Lord Howe Island

  • Lord Howe Island - © From Flickr user Percita
  • Lord Howe Island - Percita
  • Lagoon - Eoin Murphy
  • Lord Howe Island From Kim's Lookout, From Flickr user Percita
  • Lord Howe Island Cloud Forest, From Flickr user Percita
  • Howea Forsteriana, From Flickr user BlackDiamondImages

Key information: Lord Howe Island

  • Viewed with some justice as an island paradise, Lord Howe Island is blanketed in forests and palm trees and surrounded by crystal clear sea, which laps the immaculate beaches and provides a home to over four hundred species of fish.
  • Limited visitor numbers maintain the pristine beauty, and do not overwhelm the small permanent community.
  • Walking on the island takes you from the exotic palm forests and golden beaches at sea level to the misty forests of the two mountains which dominate the southern end of the Island.
  • Maps and guides are available once you are there, tracks are well marked and vary in difficulty.

Walkopedia rating

  • Walkopedia rating81
  • Beauty32
  • Natural interest16
  • Human interest2
  • Charisma31
  • Negative points0
  • Total rating81

Vital Statistics

  • Length: Variable
  • Maximum Altitude: 875m
  • Level of Difficulty: Variable
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© Lord Howe Island - Percita

WALK SUMMARY

Formed by volcanic activity millions of years ago, Lord Howe Island appears to have been discovered only in 1788. On the World Heritage List, the island is often described as a paradise. With only a very small group of permanent residents and restricted visitors, it has not only beautiful scenery, but also an intrinsic peace.

The southern end of Lord Howe Island is dominated by Mount Gower and Mount Lidgbird, both surrounded by misty forests; whilst further north golden beaches, plentiful kentia palms and a lagoon bordered by the only coral reef this far south provide a heavenly setting for relaxation.

Wet and dry rainforests, abundant flora and fauna, rewarding climbs and views over wide vistas of dramatically blue ocean make this a thrilling place to trek.

The climb up the slopes of Mount Gower is the most challenging, although this takes only around 8 hours return each walk can be done in a day or less, and the size of the Island means you can unwind at the same place each night.

Numerous fish and bird species provide a great deal of natural interest, but the island is also fascinating geologically. It is an exposed peak of a volcanic seamount, at the southern end of a chain which extends for over 1,000km; the rock goes 1,800m down to the bottom of the ocean and is around 65km long and 24km wide.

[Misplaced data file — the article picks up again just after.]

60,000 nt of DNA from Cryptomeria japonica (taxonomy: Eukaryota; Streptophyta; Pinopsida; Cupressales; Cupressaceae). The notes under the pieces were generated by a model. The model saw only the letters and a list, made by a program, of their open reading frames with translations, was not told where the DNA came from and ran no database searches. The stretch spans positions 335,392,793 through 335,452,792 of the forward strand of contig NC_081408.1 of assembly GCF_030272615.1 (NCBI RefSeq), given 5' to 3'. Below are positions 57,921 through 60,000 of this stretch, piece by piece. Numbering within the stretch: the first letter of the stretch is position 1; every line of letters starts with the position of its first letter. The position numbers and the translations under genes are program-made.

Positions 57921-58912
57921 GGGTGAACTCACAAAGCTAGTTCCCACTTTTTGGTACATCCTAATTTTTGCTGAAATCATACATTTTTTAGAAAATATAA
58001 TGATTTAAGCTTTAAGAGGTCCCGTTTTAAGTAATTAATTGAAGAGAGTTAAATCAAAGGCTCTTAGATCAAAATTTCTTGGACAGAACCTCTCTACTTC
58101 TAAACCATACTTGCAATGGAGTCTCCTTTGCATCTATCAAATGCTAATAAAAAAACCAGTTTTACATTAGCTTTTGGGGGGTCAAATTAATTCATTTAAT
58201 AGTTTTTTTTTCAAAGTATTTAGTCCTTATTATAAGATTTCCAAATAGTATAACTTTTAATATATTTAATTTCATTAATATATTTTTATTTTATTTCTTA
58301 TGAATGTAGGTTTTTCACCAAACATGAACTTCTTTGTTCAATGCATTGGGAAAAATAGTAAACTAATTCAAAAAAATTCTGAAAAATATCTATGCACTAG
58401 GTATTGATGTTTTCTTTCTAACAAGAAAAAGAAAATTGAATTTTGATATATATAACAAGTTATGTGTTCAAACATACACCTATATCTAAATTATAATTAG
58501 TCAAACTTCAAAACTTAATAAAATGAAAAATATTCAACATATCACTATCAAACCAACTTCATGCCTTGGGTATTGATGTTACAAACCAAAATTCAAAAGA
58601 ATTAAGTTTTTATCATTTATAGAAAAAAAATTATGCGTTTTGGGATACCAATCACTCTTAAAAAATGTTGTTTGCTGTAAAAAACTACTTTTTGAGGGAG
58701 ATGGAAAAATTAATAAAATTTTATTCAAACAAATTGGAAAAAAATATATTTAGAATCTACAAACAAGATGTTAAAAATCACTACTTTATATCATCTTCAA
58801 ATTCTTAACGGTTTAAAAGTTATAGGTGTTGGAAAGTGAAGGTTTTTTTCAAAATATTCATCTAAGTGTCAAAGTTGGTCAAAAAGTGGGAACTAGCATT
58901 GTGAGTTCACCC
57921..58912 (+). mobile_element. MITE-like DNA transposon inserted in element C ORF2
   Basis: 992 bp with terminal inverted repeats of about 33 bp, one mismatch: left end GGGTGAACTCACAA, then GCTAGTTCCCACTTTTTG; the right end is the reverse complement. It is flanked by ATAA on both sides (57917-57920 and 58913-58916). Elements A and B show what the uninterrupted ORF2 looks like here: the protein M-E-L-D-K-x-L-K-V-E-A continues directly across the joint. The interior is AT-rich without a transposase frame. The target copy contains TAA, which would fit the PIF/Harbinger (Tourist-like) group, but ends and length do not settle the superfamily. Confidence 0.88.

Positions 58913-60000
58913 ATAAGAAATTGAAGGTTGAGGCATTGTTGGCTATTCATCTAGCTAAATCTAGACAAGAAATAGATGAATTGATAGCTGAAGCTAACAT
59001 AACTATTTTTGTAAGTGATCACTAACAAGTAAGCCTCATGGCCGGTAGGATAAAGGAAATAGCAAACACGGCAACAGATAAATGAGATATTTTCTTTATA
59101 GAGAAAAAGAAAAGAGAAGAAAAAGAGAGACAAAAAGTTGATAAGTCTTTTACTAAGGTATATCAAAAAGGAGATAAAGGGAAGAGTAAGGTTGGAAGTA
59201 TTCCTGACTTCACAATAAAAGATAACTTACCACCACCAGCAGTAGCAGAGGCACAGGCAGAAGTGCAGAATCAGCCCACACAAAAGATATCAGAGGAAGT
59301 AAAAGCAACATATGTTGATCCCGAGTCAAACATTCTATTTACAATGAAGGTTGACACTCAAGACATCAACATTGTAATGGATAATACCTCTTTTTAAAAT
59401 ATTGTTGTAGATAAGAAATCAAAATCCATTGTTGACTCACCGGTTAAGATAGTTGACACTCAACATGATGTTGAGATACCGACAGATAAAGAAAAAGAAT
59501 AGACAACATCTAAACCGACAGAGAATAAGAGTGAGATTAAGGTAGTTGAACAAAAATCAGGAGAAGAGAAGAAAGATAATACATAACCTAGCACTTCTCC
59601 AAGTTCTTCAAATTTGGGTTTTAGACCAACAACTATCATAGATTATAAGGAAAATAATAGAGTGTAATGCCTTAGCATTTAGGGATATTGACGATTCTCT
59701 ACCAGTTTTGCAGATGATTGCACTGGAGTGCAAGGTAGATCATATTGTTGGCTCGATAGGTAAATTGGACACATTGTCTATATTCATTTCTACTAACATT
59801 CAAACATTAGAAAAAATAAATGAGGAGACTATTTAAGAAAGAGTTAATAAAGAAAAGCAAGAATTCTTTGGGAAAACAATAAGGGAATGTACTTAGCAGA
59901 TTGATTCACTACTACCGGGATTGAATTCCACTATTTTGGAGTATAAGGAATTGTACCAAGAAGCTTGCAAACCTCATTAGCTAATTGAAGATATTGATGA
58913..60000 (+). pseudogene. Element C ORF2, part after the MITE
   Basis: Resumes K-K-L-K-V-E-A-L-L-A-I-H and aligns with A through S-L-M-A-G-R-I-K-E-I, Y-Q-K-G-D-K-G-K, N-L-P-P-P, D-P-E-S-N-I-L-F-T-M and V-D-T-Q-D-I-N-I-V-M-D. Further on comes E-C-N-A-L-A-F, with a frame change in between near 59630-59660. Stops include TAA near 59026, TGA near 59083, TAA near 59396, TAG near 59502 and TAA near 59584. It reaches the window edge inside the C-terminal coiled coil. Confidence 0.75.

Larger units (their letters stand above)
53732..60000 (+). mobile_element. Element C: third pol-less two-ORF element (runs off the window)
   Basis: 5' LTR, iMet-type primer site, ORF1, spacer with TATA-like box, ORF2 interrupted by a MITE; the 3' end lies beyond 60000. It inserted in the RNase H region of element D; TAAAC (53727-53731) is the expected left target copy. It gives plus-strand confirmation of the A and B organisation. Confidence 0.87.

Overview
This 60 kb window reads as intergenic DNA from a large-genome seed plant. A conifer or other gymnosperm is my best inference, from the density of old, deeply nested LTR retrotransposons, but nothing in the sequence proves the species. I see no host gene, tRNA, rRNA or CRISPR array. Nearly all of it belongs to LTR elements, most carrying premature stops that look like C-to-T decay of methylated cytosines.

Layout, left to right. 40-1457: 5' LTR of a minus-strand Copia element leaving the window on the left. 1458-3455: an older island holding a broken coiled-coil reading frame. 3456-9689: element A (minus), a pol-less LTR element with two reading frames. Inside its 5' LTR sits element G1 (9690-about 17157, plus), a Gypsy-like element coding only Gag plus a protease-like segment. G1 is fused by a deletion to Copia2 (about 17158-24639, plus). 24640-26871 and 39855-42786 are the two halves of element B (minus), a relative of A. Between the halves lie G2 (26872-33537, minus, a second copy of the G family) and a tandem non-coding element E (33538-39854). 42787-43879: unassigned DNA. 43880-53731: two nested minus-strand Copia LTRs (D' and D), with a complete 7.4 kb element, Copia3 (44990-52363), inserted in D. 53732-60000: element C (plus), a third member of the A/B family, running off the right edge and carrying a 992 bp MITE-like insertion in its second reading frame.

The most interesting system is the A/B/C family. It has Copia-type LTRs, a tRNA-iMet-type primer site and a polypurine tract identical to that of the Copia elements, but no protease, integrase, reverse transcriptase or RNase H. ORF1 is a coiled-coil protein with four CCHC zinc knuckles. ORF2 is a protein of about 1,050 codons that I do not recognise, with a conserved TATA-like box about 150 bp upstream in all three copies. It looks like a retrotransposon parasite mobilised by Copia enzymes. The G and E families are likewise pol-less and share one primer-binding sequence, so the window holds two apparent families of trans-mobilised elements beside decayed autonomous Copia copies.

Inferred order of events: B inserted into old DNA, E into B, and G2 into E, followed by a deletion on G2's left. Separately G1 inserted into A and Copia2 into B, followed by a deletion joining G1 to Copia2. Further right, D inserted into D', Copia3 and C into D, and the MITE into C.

Other accounts: share your experiences

Your comments on this walk, your experiences and suggestions, and your photos are very welcome. Where appropriate, you will be credited for your contribution.

PRACTICAL INFORMATION

We have a lot of helpful practical information and tips about this walk, covering everything from the best books and maps, to timing and weather, geting there, possible problems, whether you need a guide and where to find them, and useful websites. This section is only open to members.

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Safety and problems: All walks have inherent risks and potential problems, and many of the walks featured on this website involve significant risks, dangers and problems. Problems of any sort can arise on any walk. This website does not purport to identify any (or all) actual or potential risks, dangers and problems that may relate to any particular walk.

Any person who is considering undertaking this walk should do careful research and make their own assessment of the risks, dangers and possible problems involved. They should also go to “Important information” for further important information.

Anyone planning an expedition to this place should see further important information about this walk.

© Lord Howe Island From Kim's Lookout, From Flickr user Percita

OTHER ACCOUNTS
share your experiences

Add your experiences, suggestions and photos. We would be delighted to receive your writing and ideas (which will be attributed appropriately where published).

Anyone planning an expedition to this place should see further important information about this walk.

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© Lord Howe Island Cloud Forest, From Flickr user Percita...
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